NRBQ's Terry Adams Gets His Band to `Talk Thelonious' on New Monk Tribute (REVIEW)
The first Thelonious Monk composition that NRBQ pianist/founder Terry Adams, 67, ever heard was "Off Minor." It was the early 1960s and it blew his mind. Adams had been figuring out that age-old I-IV-V blues progression. He had never heard anything like Monk! It started a lifelong fascination that has now culminated in Talk Thelonious by Adams and his NRBQ band-mates on vinyl (Euclid Records) and CD (Clang! via Burnside Distribution).
When Adams hit New York City in 1967, he followed Monk around like a little puppy dog. He'd go to every gig he could, so much so that the legendary patron-of-the-arts, Baroness Pannonica de Koenigswarter--who did so much for so many jazz musicians--befriended the young man to get him in for free. When Monk died of a stroke at 64 in 1982 (after not having played piano for the last five years of his life), the Baroness-who had let Monk move into her Weehawken, New Jersey mansion-gave Adams one of Monk's hats.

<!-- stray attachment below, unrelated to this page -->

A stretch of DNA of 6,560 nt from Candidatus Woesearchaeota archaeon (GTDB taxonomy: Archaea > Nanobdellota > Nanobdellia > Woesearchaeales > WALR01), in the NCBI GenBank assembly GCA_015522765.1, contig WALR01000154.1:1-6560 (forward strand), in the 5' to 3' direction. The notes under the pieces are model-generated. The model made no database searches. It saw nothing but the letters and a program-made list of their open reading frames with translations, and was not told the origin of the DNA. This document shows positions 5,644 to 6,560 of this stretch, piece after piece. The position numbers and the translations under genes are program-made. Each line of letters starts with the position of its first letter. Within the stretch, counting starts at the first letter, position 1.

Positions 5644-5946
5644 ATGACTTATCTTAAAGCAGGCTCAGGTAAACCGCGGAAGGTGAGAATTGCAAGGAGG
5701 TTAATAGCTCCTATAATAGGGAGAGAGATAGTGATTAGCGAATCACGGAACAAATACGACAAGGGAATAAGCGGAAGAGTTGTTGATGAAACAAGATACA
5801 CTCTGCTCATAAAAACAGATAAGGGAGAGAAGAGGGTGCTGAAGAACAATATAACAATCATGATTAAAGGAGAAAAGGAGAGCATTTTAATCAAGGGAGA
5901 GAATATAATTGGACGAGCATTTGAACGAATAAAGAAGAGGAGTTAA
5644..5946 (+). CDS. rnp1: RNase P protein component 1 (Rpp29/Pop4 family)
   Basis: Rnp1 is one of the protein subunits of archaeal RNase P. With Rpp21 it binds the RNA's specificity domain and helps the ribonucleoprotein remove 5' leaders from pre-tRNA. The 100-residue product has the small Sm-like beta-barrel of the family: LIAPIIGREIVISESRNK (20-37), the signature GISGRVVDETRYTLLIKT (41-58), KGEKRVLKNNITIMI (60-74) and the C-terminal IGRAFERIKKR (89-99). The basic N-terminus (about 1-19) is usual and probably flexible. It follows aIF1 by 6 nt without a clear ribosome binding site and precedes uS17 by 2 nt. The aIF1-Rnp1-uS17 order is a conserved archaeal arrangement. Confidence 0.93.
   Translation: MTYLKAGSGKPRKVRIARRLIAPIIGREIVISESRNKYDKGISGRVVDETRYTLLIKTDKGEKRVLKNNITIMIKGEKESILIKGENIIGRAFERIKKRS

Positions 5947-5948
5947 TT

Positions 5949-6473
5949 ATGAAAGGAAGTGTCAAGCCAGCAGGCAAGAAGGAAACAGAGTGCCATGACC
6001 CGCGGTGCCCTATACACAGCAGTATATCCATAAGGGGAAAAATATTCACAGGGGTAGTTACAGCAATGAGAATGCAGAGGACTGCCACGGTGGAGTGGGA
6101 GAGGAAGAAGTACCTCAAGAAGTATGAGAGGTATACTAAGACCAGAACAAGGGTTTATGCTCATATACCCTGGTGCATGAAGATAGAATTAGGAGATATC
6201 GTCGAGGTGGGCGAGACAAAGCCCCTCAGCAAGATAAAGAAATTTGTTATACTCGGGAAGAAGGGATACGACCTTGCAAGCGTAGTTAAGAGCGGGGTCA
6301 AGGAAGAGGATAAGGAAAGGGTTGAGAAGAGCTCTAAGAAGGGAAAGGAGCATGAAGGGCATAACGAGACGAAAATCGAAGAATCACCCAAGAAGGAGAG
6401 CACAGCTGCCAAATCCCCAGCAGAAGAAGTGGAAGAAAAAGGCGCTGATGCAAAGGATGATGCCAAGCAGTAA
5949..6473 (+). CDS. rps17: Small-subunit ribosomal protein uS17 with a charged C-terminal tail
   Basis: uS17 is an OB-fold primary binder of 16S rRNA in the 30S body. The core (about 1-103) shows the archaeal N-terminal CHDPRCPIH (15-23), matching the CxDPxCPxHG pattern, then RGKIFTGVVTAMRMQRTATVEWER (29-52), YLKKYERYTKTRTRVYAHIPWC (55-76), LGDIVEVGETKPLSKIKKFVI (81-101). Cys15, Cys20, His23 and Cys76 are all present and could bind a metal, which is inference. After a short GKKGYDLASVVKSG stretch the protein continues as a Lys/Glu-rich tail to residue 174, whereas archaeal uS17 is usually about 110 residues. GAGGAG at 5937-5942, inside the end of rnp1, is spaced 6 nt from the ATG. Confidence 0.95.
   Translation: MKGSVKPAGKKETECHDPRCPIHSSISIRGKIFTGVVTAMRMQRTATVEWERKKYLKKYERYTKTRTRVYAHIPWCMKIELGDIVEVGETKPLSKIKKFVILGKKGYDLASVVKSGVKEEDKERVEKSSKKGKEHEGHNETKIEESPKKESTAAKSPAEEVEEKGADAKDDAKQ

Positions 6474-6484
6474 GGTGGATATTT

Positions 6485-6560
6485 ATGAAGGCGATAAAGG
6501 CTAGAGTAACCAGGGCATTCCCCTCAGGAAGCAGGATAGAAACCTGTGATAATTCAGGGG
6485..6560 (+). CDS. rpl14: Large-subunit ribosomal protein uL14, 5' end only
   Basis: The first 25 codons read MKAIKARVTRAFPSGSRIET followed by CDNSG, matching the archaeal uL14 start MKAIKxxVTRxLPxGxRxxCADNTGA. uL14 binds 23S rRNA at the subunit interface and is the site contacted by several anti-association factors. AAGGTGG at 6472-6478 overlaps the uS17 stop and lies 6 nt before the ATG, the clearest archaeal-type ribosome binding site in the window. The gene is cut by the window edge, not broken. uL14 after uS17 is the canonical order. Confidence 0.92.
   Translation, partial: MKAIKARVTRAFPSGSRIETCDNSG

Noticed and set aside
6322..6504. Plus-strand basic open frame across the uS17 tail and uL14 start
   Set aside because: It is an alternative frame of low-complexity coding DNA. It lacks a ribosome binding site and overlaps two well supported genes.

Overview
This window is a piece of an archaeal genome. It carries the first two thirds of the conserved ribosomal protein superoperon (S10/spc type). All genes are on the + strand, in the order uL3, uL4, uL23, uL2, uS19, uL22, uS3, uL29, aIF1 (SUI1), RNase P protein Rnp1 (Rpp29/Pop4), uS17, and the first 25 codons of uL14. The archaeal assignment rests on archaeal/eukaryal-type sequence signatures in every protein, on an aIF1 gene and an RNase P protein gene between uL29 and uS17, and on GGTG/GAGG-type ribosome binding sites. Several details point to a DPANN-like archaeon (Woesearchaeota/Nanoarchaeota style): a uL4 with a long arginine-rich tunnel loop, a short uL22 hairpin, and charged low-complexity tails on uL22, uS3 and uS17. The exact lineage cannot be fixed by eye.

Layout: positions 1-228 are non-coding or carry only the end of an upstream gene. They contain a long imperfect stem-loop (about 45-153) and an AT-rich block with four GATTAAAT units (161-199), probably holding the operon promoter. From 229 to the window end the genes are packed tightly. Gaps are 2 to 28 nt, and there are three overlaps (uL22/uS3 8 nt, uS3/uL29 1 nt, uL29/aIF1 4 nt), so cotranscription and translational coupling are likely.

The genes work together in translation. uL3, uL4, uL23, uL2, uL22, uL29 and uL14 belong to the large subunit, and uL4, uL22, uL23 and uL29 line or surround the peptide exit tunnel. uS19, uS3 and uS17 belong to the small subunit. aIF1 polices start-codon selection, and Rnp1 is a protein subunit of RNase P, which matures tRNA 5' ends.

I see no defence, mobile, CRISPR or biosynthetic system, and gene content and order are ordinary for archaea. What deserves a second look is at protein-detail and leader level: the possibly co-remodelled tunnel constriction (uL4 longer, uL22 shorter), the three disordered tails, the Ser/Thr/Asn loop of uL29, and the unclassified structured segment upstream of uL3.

In 1984, Adams took NRBQ into the studio to record two songs for Hal Willner's That's The Way I Feel Now: A Tribute To Thelonious Monk. After all, NRBQ had always performed Monk tunes. It went so well, Adams started planning his own all-Monk album for the band. Problem is, Monk's style permeated his compositions to the point where style, in this case, became substance. In other words, it ain't easy interpreting The Man. Yet, if anybody can do it, NRBQ-whose mission statement has always been to play any genre of music in the universe-can and will. Add a few friends and you've got the makings of something special.
Still, how do you make such brain-tattoos as "Monk's Mood," "Ruby My Dear," "In Walked Bud," "Ugly Beauty," "Straight No Chaser" and seven others that have been indelibly stamped upon the collective jazz consciousness sound fresh and new? You don't. You can't. What you can do is to garnish it like a good soup or salad. To that end, "Reflections" starts with a pipe-organ. "Hornin' In" is driven by competing altos. "That Old Man" features an ocarina (ancient flute). Other tracks go so far as to employ pedal steel, electric guitars, strings, harmonica and accordion. Both live and studio, Talk Thelonious raises the bar on any future Monk tribute. It's that good.